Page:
I know He’s my only hope. The waves are strong. Sometimes it feels like I can’t breathe. I don’t leave my house. I don’t open the door or answer the phone. For two months…after we buried our twin daughters. My mother and Ginny take turns staying with me while Tim is at work. I am rarely left alone. I know life will never be the same. The hardest place to go is church. Not because I’m mad at God, but because being there brushes the most tender places of my heart…the heart that lays torn to shreds, ripped and raw. Worship. The music, stings. More than stings…my bedraggled heart cannot take it. I’ve talked to friends who felt the same…in grief. The heart is too tender…for anything that touches those raw places.

There were days Tim would come home to find me in a heap in the corner on the kitchen floor, crying like a little girl. After the loss of my mother six years ago, I would wake up curled up in the fetal position, crying. He would hold me until I could breathe again. When I woke up from nightmares in those early days, he would remind me where I was, and that it was ok. Again, I clung in the dark of night, when I wondered if He really met her and carried her home. Jesus whispered truth to my aching heart…shining light in the dark, truth to quiet lies….when again I crawled to Him, up the mountain, in the hailstorm. Tim held me when I cried through worship.

Sometimes, all these years later, he holds me still. And, still, I cling when doubt and pain rear ugly and big in front of me…weak, small me. Jesus whispers, “Fix your eyes on me. I am Who I say I am. I will never leave you, nor forsake you. I didn’t leave you in the darkest valleys…in fact, I was growing beautiful fruit watered by your tears. And, I didn’t leave Faith, Grace, Thomas…or your mother. I carried them home…and I am carrying you now…every step, every breath.”

Guess what…no matter how you’re feeling right now, He’s carrying you too. Even if you can’t feel Him…even if everything your eyes see in front of you on this earth spells hopelessness and despair. Cling to His promises…cling to His truth.

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From the Threads of Hope Study: Getting Out of the Pit

I have been in the pit, and through this ministry, I spend a great deal of time with others who are in the pit of grief. And, when you’re in the pit, it’s tough to think of anything other than the pain and sorrow weighing down on you, being heaped upon you as you sink further in.

Corrie Ten Boom – “There is no pit so deep that He is not deeper still.”

I love that…and I could also relate to what Gwen Kik shared:

After Hope died I felt as if I were hanging in a pit. The only think keeping me from falling to the depths was my grasp. On the edge of the pit was our Lord, offering His hand but I would not look at Him or reach for Him. I would only hold to the hem of His robe. Some called that faith. I called it desperation. He was all that I had to hold on to.

I hung there for many months before I had the courage to even look at Him. I remember the day clearly that I climbed out of my pit, into His arms and had a good cry. That was the beginning of my letting go.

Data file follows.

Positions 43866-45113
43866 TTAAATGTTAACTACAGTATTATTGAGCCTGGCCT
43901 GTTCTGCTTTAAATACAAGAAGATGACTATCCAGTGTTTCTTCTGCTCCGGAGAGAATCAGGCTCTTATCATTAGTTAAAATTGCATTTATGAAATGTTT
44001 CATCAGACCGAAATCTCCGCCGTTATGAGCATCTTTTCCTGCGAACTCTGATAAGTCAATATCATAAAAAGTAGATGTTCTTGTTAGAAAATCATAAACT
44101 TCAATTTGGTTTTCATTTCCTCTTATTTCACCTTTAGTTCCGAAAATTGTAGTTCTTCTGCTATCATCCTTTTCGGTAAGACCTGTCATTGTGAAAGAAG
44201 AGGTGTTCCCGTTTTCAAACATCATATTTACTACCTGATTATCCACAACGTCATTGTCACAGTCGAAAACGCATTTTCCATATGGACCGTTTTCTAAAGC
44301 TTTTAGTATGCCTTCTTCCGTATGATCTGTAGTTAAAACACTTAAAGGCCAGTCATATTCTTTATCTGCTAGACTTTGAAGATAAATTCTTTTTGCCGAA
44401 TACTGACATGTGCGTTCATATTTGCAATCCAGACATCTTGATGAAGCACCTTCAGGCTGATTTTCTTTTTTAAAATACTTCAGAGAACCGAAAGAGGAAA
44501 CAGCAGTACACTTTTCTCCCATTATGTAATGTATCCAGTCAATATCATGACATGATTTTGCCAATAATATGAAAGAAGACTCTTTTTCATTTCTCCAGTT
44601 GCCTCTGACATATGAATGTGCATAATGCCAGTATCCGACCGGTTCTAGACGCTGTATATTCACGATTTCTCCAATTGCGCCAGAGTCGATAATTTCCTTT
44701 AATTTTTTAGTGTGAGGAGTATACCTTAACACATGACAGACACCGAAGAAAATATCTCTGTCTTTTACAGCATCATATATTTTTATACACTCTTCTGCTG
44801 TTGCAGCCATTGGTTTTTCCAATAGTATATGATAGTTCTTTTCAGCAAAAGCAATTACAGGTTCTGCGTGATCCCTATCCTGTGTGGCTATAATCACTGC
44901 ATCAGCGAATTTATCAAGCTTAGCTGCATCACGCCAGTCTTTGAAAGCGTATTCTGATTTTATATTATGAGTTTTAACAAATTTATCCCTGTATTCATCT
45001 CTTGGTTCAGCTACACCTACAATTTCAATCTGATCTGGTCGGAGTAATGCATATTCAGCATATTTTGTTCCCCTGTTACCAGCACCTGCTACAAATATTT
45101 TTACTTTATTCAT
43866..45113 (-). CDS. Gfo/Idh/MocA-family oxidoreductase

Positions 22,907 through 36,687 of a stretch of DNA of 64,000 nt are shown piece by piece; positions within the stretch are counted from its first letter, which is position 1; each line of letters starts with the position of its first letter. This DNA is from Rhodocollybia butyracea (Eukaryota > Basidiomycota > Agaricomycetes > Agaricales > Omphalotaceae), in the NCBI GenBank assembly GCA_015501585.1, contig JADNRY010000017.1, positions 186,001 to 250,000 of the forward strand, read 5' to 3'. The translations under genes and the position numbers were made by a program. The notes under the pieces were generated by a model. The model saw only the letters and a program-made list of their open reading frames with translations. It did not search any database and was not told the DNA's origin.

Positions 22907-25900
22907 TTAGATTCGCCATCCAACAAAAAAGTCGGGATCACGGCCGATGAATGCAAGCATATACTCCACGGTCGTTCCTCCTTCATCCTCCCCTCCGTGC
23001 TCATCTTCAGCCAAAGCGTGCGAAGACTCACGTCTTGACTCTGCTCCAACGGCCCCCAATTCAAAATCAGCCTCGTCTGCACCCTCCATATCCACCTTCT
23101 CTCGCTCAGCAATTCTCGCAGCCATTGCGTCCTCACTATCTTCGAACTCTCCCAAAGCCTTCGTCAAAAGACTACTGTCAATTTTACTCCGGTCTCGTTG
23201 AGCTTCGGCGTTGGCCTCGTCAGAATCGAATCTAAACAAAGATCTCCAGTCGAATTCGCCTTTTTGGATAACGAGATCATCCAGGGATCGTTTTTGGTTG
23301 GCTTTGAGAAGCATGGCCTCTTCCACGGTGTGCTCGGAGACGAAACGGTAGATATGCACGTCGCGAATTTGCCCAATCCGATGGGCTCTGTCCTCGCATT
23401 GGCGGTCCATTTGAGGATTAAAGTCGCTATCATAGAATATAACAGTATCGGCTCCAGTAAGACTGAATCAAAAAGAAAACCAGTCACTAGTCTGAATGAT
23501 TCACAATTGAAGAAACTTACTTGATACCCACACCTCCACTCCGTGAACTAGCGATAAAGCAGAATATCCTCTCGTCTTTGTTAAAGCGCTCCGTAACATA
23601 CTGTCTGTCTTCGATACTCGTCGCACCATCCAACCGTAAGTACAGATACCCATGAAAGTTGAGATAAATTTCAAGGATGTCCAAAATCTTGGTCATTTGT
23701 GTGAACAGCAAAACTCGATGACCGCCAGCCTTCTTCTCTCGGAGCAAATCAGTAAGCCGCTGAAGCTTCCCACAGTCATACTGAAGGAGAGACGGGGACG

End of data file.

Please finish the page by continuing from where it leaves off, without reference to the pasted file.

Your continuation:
When in the pit, we may not have the strength, desire, or will to even reach our hand up to take His…to even lift our head to look into His eyes, to even open our mouth to whisper…”help me, hold me, carry me”. Even that may be too much. Just breathing is a lot to ask in the smothering depths of the pit.

What I love most about Gwen’s picture is that the Lord is sitting outside the pit…waiting for her…offering His comfort and reassurance. Even when we can’t feel Him, even when we reject Him…He is there…waiting with unyielding love to gather us in His arms and wipe our tears.

I also love that Gwen says she clung to Him out of desperation. I think there’s too much emphasis placed on the strength of our faith. Faith isn’t about us…it’s about the God we trust in and what He is able to do. It’s not about how big or well we believe…or anything else we do. It’s not about having strong faith…and a faith that barely holds on out of desperation is not considered weak faith. Faith, after all is just knowing that He is the One to hold on to…it’s trusting in what we do not see. It is the “substance of things hoped for; the evidence of things not seen”. Call me crazy, but holding on to the little tiny threads of His robe while grasping in desperation in the pit…where you cannot see the hope, the light, the promise…that’s the most beautiful faith of all. The dirty, messy, nitty-gritty faith that comes when the world is falling apart and there are no answers.

At least, that’s what I learned from my own time in the pit…

“Let not your heart be troubled; you believe in God, believe also in Me.   In My Father’s house are many mansions;if it were not so, I would have told you. I go to prepare a place for you.And if I go and prepare a place for you, I will come again and receive you to Myself; that where I am, there you may be also. And where I go you know, and the way you know.”

Thomas said to Him, “Lord, we do not know where You are going, and how can we know the way?”  Jesus said to him, “I am the way, the truth, and the life. No one comes to the Father except through Me.”